Berlin, Germany – 1932-1933
The country began to hemorrhage. Over the next month, looting, murders, and gunfights ripped through every city and town. The Brownshirts and Communists went at each other’s throats. A brazen shootout claimed 19 lives and almost 300 wounded. The Nazi papers, which Dempsey had now begun to read, claimed the communists were also part of the Jewish conspiracy. No one was prosecuted for the crimes of vandalism, thuggery, and murder that engulfed the nation on a scale never before seen in the country. Berlin was put under martial law, and the entire Prussian state, one-half of Germany, was under emergency decree. The government was immediately purged of all Catholics, Jews, and socialists.
After the July 31 elections that saw the Nazi party double its electorate, it was as if a faucet had been shut off. Months streamed by with hardly any physical antagonism. What was reported was only word-of-mouth hearsay, as nothing ever appeared in the newspapers. A false sense of security fell over Christians and Jews alike, even as the papers continued their anti-Semitic rhetoric. For Dempsey, daily life settled back to seductive normalcy at work and play.
On a frigid Monday, January 30, 1933, the telephone rang in Dempsey’s tiny office. He jumped from the sudden clanging vibrato. He couldn’t imagine who’d be calling on the day Adolf Hitler was to be sworn in as Reichskanzler, German Chancellor, under the ‘Old Gentleman’, President Paul von Hindenburg. Every shop in the country was closed for this horrendous occasion. A blaze of fear swept through him as if the Nationalsozialistische Deutsche Arbeiterpartei, National Socialist German Workers Party might be calling to see why he wasn’t at the ceremony chanting in the freezing streets along with tens of thousands of ardent Nazi loyalists.
“Dempsey, it’s Mordche. Germany is fucked. The ‘Little Corporal’ has been sworn in.”
“Well, yes, of course. What do you think I can do about it?”
“Dempsey, my parents have left Berlin. They cleaned out their bank accounts and made for England. They wanted me to go, but, you know, I couldn’t leave Gretchen.”
“Scheiße. How Can I help?”
“Just stay inside today. I think every Stormtrooper and SS man in the nation is in Berlin. They’re staging a massive celebration at Brandenburg Gate this evening. It’s not a place to be if you’re a Jew.”
“Thanks for the warning, cousin. I was just about to go down to claim a front row seat.”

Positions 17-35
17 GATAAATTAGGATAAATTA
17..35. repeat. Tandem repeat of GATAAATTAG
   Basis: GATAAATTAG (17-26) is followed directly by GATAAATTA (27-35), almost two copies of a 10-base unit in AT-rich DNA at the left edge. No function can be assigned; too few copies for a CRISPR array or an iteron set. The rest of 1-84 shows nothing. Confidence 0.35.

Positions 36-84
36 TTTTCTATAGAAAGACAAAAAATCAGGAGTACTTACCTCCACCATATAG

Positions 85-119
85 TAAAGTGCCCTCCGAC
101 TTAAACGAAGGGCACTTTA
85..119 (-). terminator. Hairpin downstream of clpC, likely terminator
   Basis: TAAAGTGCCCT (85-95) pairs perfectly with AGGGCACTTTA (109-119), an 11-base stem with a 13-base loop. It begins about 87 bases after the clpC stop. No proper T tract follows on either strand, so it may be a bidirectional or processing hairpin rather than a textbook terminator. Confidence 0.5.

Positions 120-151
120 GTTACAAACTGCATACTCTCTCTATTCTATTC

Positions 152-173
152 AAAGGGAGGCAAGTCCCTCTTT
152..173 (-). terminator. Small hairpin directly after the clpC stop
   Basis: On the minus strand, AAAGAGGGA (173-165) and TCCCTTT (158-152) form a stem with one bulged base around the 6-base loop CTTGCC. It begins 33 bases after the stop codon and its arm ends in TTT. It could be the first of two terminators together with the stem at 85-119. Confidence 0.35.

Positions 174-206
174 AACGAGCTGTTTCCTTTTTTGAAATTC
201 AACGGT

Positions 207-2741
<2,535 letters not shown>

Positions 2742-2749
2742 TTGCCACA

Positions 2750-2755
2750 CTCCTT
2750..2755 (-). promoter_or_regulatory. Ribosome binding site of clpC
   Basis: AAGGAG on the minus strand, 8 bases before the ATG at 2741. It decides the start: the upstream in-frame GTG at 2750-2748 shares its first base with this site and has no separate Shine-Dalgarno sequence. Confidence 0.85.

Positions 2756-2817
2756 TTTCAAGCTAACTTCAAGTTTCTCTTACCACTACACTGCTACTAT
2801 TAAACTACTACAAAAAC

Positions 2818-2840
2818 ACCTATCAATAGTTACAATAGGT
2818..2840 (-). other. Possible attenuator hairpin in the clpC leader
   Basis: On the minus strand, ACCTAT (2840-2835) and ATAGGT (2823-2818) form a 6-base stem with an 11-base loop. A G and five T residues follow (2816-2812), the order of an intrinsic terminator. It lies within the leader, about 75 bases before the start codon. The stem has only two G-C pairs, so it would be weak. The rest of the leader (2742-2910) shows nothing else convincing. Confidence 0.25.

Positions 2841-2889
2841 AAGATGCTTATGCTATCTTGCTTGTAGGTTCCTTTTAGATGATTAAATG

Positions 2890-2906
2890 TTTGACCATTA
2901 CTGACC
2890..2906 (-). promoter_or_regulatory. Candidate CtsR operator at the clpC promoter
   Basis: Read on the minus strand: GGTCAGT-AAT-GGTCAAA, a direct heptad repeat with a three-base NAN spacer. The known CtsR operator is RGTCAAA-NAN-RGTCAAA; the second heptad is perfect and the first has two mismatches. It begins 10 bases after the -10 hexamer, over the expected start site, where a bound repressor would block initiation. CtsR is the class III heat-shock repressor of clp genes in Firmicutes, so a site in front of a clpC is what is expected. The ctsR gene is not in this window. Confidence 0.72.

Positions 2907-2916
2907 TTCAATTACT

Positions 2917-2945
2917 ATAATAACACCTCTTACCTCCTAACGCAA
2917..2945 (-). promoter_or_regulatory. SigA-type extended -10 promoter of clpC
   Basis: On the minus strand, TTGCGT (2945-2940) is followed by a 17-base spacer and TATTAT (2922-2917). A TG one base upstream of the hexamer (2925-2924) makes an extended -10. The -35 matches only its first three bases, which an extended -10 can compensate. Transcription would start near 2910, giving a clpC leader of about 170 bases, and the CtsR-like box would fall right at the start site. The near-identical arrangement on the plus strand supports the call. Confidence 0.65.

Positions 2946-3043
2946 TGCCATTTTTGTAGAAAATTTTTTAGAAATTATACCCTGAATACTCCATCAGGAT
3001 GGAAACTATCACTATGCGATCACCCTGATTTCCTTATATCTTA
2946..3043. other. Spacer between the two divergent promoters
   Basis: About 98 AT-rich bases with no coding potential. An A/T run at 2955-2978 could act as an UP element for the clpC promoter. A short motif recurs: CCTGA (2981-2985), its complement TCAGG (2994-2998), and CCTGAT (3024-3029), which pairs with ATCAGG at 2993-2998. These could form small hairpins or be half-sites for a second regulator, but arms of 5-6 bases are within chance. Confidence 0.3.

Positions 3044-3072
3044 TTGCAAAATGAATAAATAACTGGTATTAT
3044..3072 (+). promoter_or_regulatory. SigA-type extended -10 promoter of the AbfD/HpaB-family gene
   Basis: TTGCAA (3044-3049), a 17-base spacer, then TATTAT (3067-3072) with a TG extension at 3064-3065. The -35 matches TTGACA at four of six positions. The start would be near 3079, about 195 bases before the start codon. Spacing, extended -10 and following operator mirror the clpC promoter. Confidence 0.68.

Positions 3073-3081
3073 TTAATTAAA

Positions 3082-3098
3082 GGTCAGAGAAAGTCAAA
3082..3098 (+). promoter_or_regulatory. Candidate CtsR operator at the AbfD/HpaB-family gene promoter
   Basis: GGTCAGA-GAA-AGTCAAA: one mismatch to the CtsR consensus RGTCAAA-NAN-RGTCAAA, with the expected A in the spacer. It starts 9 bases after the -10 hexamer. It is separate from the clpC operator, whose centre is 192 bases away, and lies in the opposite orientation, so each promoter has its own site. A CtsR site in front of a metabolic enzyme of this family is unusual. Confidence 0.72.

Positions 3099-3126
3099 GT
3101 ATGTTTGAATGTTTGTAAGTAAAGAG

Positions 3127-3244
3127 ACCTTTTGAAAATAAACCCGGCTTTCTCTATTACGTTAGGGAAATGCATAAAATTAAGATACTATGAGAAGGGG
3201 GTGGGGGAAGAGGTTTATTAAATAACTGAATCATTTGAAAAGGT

Mordche was silent a few seconds. “I know you, Dempsey. You’re impetuous. It’s in your blood to do stupid things.”
And Mordche was right. Late afternoon, Dempsey donned several layers of underwear and picked from the rack a brown double breasted suit with cuffless trousers, a pale orange shirt, and a green tie. He overlaid the ensemble with a brown 8×4 topcoat, dogtooth checked wool scarf and tan chamois gloves. The dark gray Homburg hat made him an imposing figure over six feet six inches tall. He had the appearance of a man much older than his almost nineteen years.
At dusk, Dempsey squeezed onto a bus crammed with people of good cheer. Everyone was exceptionally courteous to one another, smiling and chatting away as if the whole of Berlin were family relations. Fleeting phrases vied with exultant, blaring car, truck, and bus horns.
“Günstige Zeiten, prosperous times!”
“Glänzende Zukunft, bright future!”
“Err ist ein engel, he’s a godsend!”
“Nie wieder Judan, no more Jews!”
The human current of ecstatic celebrants stopped the bus a mile from Brandenburg Gate. Dempsey flowed along with all the joyful faces, mostly men and women, but a few children as well. Everyone exchanged pleasantries along with their Sieg Heil, and Heil Hitler. Even the local police patrols, who gave Jews some measure of safety from the Brownshirts, now wore swastika armbands and had broad smiles for the former agitators.
After the very first frown came his way from his failed raised arm response to an energetic Hitlergruss, a stiff, straight arm salute, Dempsey’s arm began jerking up automatically at every face that turned in his direction. The overwhelming crowd noise precluded him from actually having to utter Sieg Heil, but he mouthed it just the same.